The Not-So-Sloppy Swine Sandwich
Prep Time: All ‘Effin Night
- A dozen Hard Rolls
- One Pork Loin (3-4 lbs)
- Mispronouncable Sauce
- Dijon Mustard
- Tarragon Vinegar
- Red Wine
- Bacon Grease
- Two medium Yellow Onions
- One bulb Garlic. And I don’t mean a clove; I mean a BULB. Two bulbs if you are Italian.
- One branch of Ginger
- One stalk of Lotus Root
- Three Capers
- One bunch of Cilantro
- One [insert variable unit of measurement here] of Tomatoes. I don’t know how to say it exactly, tomatoes being a controversial subject around the globe. Shoot for about two pounds of the reddest tomatoes you can find without going for those ridiculous heirloom tomatoes that cost like five bucks a pound or whatever. I gotta say…I am curious though.
- One leaf Secret Ingredient 0
- One Plumb
- Black Pepper
- Tobacco Leaf (Cuban preferred)
- Alderwood Smoked Sea Salt
- Cyprus Flaked Sea Salt
- Iodized Salt (prevents goiter)
- Renaissance Gardens Seasoning, available at Savory Spice in Santa Fe, a delightful blend of dried vegetables and spices that will introduce those flavors to even the pickiest of palates.
- Ginkgo Biloba
- Velociraptor (if available)
Using both local and foreign ingredients will both delight and perplex.
Place atop the rack of a baking pan one of the onions, sliced into wedges. This placement will both create a pleasant roasting aroma and soak up the pork drippings. Slice the pork loin six times lengthwise making seven strips of pork still connecting at the bottom. It should like an American flag, with red stripes of pork and white stripes of blank spaces between the slices. Brush with bacon grease, black pepper, and iodized salt, after you’ve placed it in the roasting pan atop the onion slices.
Reserve pig blood from cutting board for later use.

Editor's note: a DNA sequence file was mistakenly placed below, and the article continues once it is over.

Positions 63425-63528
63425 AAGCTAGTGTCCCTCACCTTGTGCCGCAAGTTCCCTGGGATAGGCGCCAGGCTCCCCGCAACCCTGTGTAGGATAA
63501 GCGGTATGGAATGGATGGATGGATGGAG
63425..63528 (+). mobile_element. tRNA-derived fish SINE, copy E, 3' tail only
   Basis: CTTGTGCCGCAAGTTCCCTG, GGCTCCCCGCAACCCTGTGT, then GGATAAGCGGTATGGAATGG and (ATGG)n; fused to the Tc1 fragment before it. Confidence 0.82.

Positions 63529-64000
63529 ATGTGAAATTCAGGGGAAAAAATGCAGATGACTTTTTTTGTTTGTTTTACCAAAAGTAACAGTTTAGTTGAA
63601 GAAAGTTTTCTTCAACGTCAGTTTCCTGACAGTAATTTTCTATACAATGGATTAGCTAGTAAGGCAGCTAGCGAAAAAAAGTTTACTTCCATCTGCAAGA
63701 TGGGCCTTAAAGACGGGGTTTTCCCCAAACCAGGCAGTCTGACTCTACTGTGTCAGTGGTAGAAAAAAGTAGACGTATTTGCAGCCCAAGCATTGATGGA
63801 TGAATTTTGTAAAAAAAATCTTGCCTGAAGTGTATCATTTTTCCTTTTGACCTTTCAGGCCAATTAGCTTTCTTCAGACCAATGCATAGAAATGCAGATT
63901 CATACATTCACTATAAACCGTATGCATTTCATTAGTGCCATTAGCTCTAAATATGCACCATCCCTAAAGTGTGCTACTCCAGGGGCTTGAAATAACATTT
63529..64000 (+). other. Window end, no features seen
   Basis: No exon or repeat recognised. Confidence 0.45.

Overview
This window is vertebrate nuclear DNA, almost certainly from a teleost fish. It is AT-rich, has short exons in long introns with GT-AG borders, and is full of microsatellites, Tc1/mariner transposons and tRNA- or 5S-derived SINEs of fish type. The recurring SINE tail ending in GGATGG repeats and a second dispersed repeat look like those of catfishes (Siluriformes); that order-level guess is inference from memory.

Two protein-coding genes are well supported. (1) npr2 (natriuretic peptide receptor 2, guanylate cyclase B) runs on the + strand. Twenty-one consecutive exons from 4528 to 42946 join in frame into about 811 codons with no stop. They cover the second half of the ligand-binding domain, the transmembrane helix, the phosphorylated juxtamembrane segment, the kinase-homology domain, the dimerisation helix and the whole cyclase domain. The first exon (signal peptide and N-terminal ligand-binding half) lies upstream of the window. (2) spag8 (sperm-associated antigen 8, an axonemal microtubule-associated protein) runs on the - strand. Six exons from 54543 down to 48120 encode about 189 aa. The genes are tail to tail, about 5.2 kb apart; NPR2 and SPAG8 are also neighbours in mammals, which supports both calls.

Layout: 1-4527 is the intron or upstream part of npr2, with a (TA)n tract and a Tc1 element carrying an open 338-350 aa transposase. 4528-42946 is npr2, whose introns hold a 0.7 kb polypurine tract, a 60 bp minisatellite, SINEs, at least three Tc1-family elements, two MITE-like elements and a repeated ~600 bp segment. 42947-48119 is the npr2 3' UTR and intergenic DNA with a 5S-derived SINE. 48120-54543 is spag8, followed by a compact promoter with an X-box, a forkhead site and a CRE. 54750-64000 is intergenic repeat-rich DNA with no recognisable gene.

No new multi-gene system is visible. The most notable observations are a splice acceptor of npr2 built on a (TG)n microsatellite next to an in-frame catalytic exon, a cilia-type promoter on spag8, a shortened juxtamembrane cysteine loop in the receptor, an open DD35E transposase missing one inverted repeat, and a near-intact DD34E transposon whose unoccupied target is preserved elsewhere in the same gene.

Roast pork atop onions at 440°F for about
27 minutes, until the pork is seared. Then slowly roast at 240°F for about two hours or so, while you are getting the sauce ready and going about your routine, typing, wandering around the back yard, looking at the stars, contemplating the cinderblock walls that separate us from our neighbors.
Occasionally, open the oven just to get a stronger whiff of the onions and pork that have been wafting through the house.
Happy Ending Sauce, Cold Phase
Lay the other ingredients out on the counter, and imagine them being whirled into a mystical vortex, as if by a wizard casting a spell.
Pour pig blood into skillet over low flame.
Prepare the Fresh Vegetables/Spices/Etc. Begin with the garlic. Recall that the secret to peeling garlic is knowing deep down that the effort is worth it, and in that recollection know that you are part a sacred order, the order of garlic, in that you know this secret, and thereby you will wish that you could do nothing else ever again but peel garlic. Then recall the great deeds of those who have peeled garlic before you, toss the penultimate clove into your mouth and eat it to clear your palate, and move on to the other vegetables, which will be easy by comparison. You don’t need to peel the tomatoes. I think that is silly. Wait a second. What’s going on with that pig blood? Hmmmm. Interesting. Maybe fry it up a bit and set that aside. Get it nice and brown now. Mmm. That will taste like little pieces of fried pig fat. Mmm. Set it on a plate over there, and back to the veggies. I’m confused by this lotus root. End with the onion. Just chop it right in half with a cleaver then rip of the outer layer. Cry and blame the onion.